Treasure Trove by Olive A. Wadsworth

A Diligent Biddy was scratching one day,
And pecking at morsels that came in her way,
When all of a sudden she widened her eyes,
And the feathers stood up on her head with surprise!

A strange-looking treasure Dame Biddy had found,
‘Twixt a brick and a clam-shell it lay on the ground;
The hen with a peck turned it over and over,
But the longer she looked the less could discover.

“Cluck, cluck!” said the hen, “as sure as I stand,
This never was grown upon solid dry land;
I’ll take it along to Dame Duck and her daughter,
They’re wise about things that come out of the water.”

So she carried the thing in her beak to the brook,
And called to Dame Duck to come quickly and look,
And the dame and her child relinquished their pleasure,
And waddled ashore to examine the treasure.

“Alack!” said the duck and “A-quack!” said the daughter,
“We’ve never seen objects like this in the water!
Suppose we submit it to old Mrs. Ewe?
She’s wise about wool, and has seen the world, too!”

So the duck took it carefully up in her bill,
And the duckling and hen followed on to the mill,
Where the miller’s fat sheep was placidly grazing,
And there they displayed this treasure amazing.

“Ah, bah!” said the sheep, “what a queer-looking piece!
This never was parcel or part of a fleece!
Our flock would disown it!—but take it, I pray,
To Brindle, the cow, she’s wise about hay!”

So the sheep and the duckling, the duck and the hen,
With the treasure set forth in procession again,
To where the cow stood,—in the shade, as she ought,—
A-chewing her cud and a-thinking her thought.

“Bless my horns!” said the cow, “I really must say,
I’ve ne’er seen the like in straw or in hay!
Why don’t you ask Dobbin, the farmer’s gray mare?
She’s traveled so much, and she’s wise about hair.”

So the hen and the ducks, the sheep and the cow,
Went seeking for Dobbin, just loosed from the plow;
They all talked at once, to make things explicit,
And finally showed her the cause of their visit.

But Dobbin gave snorts of dislike and dismay;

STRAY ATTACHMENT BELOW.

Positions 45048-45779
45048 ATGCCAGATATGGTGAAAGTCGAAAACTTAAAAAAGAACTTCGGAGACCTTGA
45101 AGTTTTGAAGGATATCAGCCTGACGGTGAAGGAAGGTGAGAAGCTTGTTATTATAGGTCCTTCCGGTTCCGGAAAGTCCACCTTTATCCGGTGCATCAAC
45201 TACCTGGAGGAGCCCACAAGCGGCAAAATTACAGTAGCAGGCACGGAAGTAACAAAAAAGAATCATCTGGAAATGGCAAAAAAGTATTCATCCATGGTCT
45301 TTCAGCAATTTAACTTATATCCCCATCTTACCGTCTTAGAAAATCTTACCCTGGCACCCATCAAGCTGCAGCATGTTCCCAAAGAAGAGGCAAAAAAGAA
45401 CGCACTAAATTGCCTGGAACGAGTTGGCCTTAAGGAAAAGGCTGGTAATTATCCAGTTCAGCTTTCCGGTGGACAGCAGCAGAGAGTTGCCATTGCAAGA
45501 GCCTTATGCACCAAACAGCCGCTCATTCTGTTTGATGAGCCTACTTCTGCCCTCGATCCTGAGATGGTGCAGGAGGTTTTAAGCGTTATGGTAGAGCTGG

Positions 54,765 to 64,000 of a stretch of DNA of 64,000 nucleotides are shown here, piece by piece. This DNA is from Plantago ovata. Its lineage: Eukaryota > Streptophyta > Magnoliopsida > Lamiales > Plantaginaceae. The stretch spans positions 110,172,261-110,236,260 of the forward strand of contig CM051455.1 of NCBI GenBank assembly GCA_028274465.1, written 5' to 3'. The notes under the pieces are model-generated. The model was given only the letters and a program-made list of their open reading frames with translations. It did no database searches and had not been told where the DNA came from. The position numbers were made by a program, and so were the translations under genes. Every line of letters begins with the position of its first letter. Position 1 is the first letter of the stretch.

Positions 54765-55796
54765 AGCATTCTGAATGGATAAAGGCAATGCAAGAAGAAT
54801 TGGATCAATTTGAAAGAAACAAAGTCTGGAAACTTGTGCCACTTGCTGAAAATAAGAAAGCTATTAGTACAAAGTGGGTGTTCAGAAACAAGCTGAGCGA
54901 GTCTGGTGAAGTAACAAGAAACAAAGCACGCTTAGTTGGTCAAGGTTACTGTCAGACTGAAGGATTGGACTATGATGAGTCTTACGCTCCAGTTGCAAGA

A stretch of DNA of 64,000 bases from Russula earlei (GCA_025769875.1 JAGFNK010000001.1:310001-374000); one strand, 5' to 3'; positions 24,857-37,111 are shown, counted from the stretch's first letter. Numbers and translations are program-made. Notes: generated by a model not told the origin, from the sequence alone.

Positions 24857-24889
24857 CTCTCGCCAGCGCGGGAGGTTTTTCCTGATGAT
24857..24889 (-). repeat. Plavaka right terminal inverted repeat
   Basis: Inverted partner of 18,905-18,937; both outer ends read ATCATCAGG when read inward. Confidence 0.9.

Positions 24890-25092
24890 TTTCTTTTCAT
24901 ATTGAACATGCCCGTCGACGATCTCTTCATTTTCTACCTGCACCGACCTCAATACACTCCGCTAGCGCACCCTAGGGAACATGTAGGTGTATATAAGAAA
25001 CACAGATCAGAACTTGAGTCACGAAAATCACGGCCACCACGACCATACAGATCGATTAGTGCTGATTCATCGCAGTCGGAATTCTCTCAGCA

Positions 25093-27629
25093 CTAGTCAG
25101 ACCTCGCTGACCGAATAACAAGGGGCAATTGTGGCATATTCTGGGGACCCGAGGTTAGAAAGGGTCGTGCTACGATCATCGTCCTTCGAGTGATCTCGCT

“Why don’t you,” said she, “pass it on to old Tray?
He hunts for his food where the refuse is thrown,
And he’s wise about cinders, and rubbish, and bone.”

So Dobbin and Brindle, and fat Mrs. Ewe,
And the duckling and duck, and the Biddy-hen too,
All eager for knowledge, went down the wide road
To the kennel where Tray had his pleasant abode.

Now Tray was a dog with a gift for detecting,
He never would bark without briefly reflecting;
He snuffed at the treasure and turned it about,
And soon would have uttered his sentence, no doubt,—

But just then our Tommy ran up to the crowd.
“Where did you get those, sir?” he cried out aloud.
“They’re my new Sunday gloves! They fell out of my hat!
I took them to school to show them to Matt!

“And, you see, Matt and I had some liquorice candy,
Our fingers were sticky, the gloves were just handy;
And then, when the teacher said, ‘Tom, wash your slate,’
My sponge was all lost, and the class couldn’t wait.

“And ’cause I was hurrying, what do you think?
That bothersome ink-bottle slopped out the ink!
You can’t expect gloves to look nobby and new
When they have to be used for a slate and ink too.

Now, that’s reasons enough!” said poor Tommy, “I guess!”
And the company bowed a unanimous “Yes,”
And the horse, cow and sheep, duck, duckling and hen,
Complacently turned themselves homeward again.